I was very excited to test out this Oscha prototype. It seemed like a great hiking carrier due to the wool/linen blend. I dreamt it would be soft, cushy but very supportive. I also have a love for Japanese culture, especially the art. This wrapped seemed right up my alley.
Before I delve into the wrap or hike, I would like to address the issue of cultural appropriation. Oscha has been accused of cultural appropriation a few times, this pattern is one of them. The design is based on traditional Japanese woodblock carvings. There are several other wraps with the Kasumi pattern in other colors as well. Some in the babywearing community felt Oscha, a Scottish-based company, had no grounds to use this pattern.
Although I have a deep love Japanese art, I am not Japanese or expert on Japanese culture. I am not going to pretend I really know much about preserving Japanese traditions. I do know that respect very important to the Japanese people, so I wanted to address this issues in my review. So I reached out to a fellow babywearer Maria Frank. She is of Japanese descent and happily embraces her heritage. I asked her how she felt about it personally. She did not feel this specific case was appropriation, and wondered if the people who were upset over this wrap were Japanese. In general, she said most Japanese feel flattered when they see Japanese influence in Western cultures.
“Traditional Japanese Art is dying. Especially wood block prints. There are not too many artists who really understand it. I honestly think that using Japanese influenced designs in good cause such as babywearing is super respectful!” -Maria
I understand that Maria does not speak for all Japanese, but I thought this was a very interesting perspective. It brings up the issues of when do we cross the line between appreciation and appropriation. In fact, this issue was a huge unit in my Media Ethics class in Journalism School. The general consensus is it usually alright take inspiration from other cultures—as long as you give credit where credit is due, consider the media you are using, and think about everyone you could offend (keeping in mind that there are some people you can never please). If you can’t do all these things, then maybe it’s best to not do it. For example, doing a secret photo essay of hidden tribe that believes cameras steal your soul and never give that tribe a dime is SO not okay. Oscha should have at least consulted a Japanese artist to design it (I have not heard this was the case) and some contribution back to Japanese Arts would have been the best course of action. Any time you borrow from another culture, you need to tread carefully. It’s wonderful to share ideas and create new customs, but it’s a whole other thing is steal something and claim it as your own. There have been far worse examples of cultural appropriation in babywearing recently though. As babywearing becomes more mainstream in North America, issues like this will continue to come up. I just hope in the future manufacturers will stay on the cultural appreciation side.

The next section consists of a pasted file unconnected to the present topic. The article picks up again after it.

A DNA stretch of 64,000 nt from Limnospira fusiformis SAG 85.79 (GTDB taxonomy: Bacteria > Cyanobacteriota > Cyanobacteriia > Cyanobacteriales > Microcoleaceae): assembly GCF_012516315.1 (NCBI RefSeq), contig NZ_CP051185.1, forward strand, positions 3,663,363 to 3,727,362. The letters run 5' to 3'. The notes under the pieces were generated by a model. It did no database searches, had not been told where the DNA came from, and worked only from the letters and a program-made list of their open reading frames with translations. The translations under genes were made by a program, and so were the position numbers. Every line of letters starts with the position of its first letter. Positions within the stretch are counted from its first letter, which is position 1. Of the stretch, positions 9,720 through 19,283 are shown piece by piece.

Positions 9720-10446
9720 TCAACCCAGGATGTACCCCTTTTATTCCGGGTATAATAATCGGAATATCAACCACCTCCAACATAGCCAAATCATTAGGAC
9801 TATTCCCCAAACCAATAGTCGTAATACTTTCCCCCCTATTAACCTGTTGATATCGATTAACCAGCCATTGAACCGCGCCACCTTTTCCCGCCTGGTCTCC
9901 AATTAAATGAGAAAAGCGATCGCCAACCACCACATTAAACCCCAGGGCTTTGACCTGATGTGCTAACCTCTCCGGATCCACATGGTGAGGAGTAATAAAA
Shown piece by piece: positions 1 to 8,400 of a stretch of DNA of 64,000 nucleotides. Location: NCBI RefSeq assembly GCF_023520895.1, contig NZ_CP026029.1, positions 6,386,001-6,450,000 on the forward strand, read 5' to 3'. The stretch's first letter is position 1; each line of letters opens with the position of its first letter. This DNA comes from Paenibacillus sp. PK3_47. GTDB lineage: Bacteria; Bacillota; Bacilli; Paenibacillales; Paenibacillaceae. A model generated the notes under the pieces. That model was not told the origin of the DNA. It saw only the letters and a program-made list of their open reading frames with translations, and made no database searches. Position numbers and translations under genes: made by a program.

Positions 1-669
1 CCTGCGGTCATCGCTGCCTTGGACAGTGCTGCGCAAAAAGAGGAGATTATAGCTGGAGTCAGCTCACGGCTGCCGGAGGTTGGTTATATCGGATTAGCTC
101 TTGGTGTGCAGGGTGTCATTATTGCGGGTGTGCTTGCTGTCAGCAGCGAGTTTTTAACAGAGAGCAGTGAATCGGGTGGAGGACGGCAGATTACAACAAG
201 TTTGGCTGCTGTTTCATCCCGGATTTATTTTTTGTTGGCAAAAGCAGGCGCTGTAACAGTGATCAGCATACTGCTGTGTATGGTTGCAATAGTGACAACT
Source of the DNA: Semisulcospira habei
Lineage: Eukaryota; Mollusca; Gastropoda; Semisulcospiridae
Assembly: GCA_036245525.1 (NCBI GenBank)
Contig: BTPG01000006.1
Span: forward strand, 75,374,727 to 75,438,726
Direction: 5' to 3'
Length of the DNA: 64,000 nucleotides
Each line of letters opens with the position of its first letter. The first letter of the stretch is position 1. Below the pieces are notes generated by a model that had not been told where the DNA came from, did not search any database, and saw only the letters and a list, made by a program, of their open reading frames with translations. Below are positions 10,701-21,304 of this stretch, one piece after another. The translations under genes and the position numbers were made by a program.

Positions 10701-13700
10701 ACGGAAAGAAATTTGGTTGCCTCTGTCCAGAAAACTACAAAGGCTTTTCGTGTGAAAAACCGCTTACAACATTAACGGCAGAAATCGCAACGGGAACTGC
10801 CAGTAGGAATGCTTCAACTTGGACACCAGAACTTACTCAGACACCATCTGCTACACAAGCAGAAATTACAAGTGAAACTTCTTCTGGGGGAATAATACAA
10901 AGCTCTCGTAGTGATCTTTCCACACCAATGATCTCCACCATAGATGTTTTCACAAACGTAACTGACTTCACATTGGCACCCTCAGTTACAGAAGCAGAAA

As for the actual wrap…..
Manufacturer: Oscha Slings
Colorway: Kasumi Orabel
Color: Teal and cyan
Size: Size 6
Materials: 45% extrafine wool, 20% organic linen, 35% organic cotton
Release date: N/A prototype
The colors are stunning in person. It was just as soft and buttery as I hoped when I pulled it out of the box. The day it arrived we had to pick-up my aunt from the airport, which can be overwhelming for a toddler. So, up Jack went into a Ruck. It made a nice deep seat, even with a bouncing toddler yelling “Auntie!” in my ear.
I had planned on taking the wrap for a walk through the Portland Japanese Garden (and possibly ask someone else for their opinion on the appropriation issue), but Oregon spring weather failed me. It wasn’t just a typical dreary day—it was POURING rain and only 38 degrees at 10 AM. Instead, it went on a trek to a park.
Location: 53rd Ave Community Park
Distance: 2.75 miles
Trail Type: Paved concrete
Weather: Overcast and cold
Trail Conditions: Clear paths, busy park with lots of kids running around.
We started out from the house in a Robin’s Hip Carry with a Ring Finish, one of my favorite carries. I really wanted to see how it wrap would thread and stay in a ring. A few other wool blends I tried took some work to a ring into place. But not this wrap, slid straight down like a dream.
It stayed in place while I tightened the carry. It spread like butter across my shoulder and stayed comfy for a 25 minute walk around the park. Jack didn’t want to get down, even when he saw this favorite rocking pile (this kid loves to climb rocks).
On the way home, I did a Double Hammock with Freshwater Finish. The tails pulled through the torso pass easily and gripped nicely to keep the carry tight. Sadly no sleepy dust on the walk home, but I was so comfortable that I didn’t mind.
Can you hike in a Oscha Kasumi Orabel? Yes, an enthusiastic yes! I was sad I needed to send this one on it’s way, I have no doubt it would be excellent on a big, long hike. The key feature this wrap is thread blend. The extrafine wool makes it supple, perfect for shoulder comfort without being itchy or thick. The linen keeps the wrap on the lighter/cooler side, perfect for a wide variety of conditions. The cotton give it the structure and support to last on long hikes. Oscha really picked the perfect blend ratio for a versatile hiking wrap for the Pacific Northwest. In fact, I am going to give this my first ever Favorite Hiking Carrier badge!
2 thoughts on “Can You Hike In It: Oscha Kasumi Orabel”
Thanks for the review! That wrap is lush, I hope they plan on releasing it!
That looks like a beautiful wrap, so thanks for the review. I’ve not heard of a those two finishes for those carries before so now have some homework to do! The freshwater looks really comfy.